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Thursday, September 6, 2012


Musa Hlatshwayo delivers his usual richly layered presentation. (Review by Caroline Smart)

Multi-award winning Durban dancer and choreographer Musa Hlatshwayo is the 2012 winner of the JOMBA!’s Contemporary Dance Experience festival’s much-prized New Works Grant.

Hlatshwayo has chosen to use this grant to complete his trilogy that looks at Nguni identity and its part in the formation of the Zulu Kingdom. Following Dayimane and uZulu noQwabe, the third piece is titled Aba(ka)ntu.

Dayimane focused on the role played by Nguni cows in the historical and contemporary socio-political identity of the Nguni people. It was also intended to be an introduction to the possible cause of separation between Malandela’s sons: Zulu and Qwabe. Malandela is the ancestral father of AmaNguni or AbeNguni.

uZulu noQwabe further probes the contentious debate surrounding the rightful owner of Malandela’s cattle after his death, looking at the complex and various calamities that befell amaNguni as a result of the feud between his sons.

Aba(ka)ntu attempts to dig deeper into the possible origins of “umuntu” prior to Malandela’s era. It seeks a possible definition of what being ‘umuntuongumnguni’ (a Nguni person) meant back then and what it means nowadays from a perspective informed by renowned historians such as Credo Mutwa.

The opening captures one’s attention immediately. Birdsong fills the theatre and two transparent drops carry video images of traditional lifestyle. The costumes of the cast are impressive – warrior style skirts made of strips of leather, gauntlets and calf coverings – and a tall shrouded mystical character sports a long train that is essentially African although adorned with lace, net and brocade.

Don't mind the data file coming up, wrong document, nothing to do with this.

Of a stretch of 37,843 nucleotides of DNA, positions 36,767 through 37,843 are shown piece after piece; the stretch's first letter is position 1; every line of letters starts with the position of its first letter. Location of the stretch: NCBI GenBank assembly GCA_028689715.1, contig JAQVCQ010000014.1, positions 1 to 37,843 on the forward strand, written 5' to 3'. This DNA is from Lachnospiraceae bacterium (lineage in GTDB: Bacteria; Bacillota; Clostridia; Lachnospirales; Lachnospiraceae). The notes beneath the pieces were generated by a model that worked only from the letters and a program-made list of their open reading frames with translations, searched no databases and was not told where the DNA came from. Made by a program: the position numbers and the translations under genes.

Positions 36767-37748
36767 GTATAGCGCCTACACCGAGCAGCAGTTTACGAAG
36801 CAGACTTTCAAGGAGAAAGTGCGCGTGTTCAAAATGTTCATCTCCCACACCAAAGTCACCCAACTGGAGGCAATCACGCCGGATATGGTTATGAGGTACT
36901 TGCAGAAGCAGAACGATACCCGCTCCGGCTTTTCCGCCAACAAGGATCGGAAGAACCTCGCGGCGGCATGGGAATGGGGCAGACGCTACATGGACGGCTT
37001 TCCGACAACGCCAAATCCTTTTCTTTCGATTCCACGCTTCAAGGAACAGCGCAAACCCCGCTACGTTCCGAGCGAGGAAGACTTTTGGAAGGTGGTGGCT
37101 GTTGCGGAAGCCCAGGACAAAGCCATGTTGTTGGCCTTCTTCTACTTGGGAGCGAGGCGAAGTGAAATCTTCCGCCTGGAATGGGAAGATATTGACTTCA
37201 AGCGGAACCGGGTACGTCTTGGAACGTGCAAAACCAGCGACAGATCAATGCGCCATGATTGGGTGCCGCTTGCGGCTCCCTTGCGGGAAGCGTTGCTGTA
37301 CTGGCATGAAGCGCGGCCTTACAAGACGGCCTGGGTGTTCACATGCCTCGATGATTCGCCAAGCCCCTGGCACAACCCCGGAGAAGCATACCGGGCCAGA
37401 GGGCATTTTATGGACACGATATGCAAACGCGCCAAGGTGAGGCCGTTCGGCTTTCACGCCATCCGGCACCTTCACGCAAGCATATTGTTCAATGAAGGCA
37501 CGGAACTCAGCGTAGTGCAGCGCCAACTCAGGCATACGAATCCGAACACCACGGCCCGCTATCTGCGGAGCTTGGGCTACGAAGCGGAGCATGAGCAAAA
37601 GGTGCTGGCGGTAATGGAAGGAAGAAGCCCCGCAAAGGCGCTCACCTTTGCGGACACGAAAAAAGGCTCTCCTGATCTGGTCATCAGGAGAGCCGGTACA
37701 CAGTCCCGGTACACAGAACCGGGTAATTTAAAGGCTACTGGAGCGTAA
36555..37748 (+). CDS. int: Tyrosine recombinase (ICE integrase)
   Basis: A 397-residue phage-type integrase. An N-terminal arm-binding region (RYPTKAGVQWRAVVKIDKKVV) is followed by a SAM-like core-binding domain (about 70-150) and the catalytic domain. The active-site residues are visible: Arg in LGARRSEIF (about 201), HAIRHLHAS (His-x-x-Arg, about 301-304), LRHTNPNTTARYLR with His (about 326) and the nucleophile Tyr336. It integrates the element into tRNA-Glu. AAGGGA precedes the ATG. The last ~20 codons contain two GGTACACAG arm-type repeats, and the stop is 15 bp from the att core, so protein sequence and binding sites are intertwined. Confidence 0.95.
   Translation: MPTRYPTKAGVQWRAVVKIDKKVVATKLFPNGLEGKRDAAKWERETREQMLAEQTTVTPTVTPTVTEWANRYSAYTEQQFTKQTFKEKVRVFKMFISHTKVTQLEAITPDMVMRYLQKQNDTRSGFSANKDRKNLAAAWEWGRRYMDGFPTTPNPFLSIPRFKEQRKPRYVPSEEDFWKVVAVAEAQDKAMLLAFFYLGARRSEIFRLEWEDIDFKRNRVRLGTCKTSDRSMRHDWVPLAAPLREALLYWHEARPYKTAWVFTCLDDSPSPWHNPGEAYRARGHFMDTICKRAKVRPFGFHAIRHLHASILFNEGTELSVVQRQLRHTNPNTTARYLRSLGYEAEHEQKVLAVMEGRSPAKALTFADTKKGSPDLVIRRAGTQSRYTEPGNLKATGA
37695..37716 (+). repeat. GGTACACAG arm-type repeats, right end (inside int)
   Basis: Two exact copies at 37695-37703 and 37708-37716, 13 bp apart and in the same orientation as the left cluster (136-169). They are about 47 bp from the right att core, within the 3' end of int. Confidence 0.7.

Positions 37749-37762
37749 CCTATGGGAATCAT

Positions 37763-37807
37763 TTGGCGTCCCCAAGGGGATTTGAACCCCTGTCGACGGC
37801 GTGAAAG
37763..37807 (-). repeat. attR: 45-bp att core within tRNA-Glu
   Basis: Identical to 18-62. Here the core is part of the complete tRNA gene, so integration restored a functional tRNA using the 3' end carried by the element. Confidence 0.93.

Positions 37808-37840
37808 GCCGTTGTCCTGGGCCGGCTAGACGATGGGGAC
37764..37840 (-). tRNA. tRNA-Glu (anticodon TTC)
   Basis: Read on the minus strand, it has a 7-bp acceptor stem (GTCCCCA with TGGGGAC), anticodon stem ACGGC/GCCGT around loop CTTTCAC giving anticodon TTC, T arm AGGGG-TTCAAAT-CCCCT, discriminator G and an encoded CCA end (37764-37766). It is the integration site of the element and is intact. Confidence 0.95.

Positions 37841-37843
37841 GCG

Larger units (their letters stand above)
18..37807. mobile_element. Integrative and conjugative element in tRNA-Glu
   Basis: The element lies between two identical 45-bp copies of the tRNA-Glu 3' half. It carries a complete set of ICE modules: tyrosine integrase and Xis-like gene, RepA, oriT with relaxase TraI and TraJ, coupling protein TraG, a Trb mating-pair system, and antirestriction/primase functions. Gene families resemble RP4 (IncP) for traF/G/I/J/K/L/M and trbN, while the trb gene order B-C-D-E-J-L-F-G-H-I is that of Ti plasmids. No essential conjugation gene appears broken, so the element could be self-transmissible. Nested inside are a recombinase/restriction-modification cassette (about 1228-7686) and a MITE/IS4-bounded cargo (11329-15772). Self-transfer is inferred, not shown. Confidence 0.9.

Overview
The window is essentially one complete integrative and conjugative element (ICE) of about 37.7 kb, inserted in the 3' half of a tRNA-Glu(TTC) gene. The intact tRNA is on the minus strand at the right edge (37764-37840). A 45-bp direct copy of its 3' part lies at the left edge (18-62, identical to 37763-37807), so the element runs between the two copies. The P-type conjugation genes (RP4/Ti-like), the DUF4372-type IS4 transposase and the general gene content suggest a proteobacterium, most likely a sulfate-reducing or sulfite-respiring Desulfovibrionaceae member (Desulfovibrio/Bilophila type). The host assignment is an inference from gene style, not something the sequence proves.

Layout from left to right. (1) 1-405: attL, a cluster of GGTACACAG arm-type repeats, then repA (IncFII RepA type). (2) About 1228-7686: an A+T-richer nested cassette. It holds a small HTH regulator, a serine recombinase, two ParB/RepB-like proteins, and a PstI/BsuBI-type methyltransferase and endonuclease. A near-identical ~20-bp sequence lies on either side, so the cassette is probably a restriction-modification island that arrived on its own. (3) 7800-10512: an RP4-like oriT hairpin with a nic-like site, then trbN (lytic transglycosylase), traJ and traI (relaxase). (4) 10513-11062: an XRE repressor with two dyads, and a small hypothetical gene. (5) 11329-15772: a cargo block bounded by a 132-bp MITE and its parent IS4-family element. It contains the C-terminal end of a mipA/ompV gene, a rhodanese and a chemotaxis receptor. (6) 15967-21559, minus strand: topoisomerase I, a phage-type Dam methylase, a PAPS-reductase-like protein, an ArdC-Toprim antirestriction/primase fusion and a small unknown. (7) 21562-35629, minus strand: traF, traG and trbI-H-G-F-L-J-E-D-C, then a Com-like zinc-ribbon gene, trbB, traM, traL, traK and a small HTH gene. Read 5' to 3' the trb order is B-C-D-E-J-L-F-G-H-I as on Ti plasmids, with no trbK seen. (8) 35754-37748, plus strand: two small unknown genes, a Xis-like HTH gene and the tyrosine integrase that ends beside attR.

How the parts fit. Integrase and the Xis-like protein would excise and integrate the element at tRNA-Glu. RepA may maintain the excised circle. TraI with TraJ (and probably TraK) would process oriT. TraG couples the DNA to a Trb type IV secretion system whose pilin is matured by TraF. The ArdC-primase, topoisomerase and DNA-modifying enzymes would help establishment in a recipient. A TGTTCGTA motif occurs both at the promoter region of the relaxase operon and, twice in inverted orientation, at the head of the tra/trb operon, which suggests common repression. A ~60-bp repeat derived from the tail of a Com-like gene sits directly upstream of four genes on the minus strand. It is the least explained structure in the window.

Traditional clothing becomes over-layered with numerous western-styled jackets, trousers and skirts almost to the extent where the wearers are swamped by their clothing. As the acceptance and understanding of their identities become part of their consciousness, they shed all trappings in a moving cleansing routine.

Hlatshwayo delivers his usual richly layered presentation which is often laced with humour. It also contains some very dramatic sequences and Hlatshwayo, who takes the leading role, proves that he has strong acting abilities. Tradition mixes with contemporary without jarring and the sincerity of the message he aims to convey in his work is always evident.

All credit to the cast for fine performances. Appearing alongside Hlatshwayo are Imbongi James Mbhele, Sifiso Cele, Thobe Gumede and Anathi.

Hlatshwayo’s past projects can be accessed via Mhayise Productions on Facebook. – Caroline Smart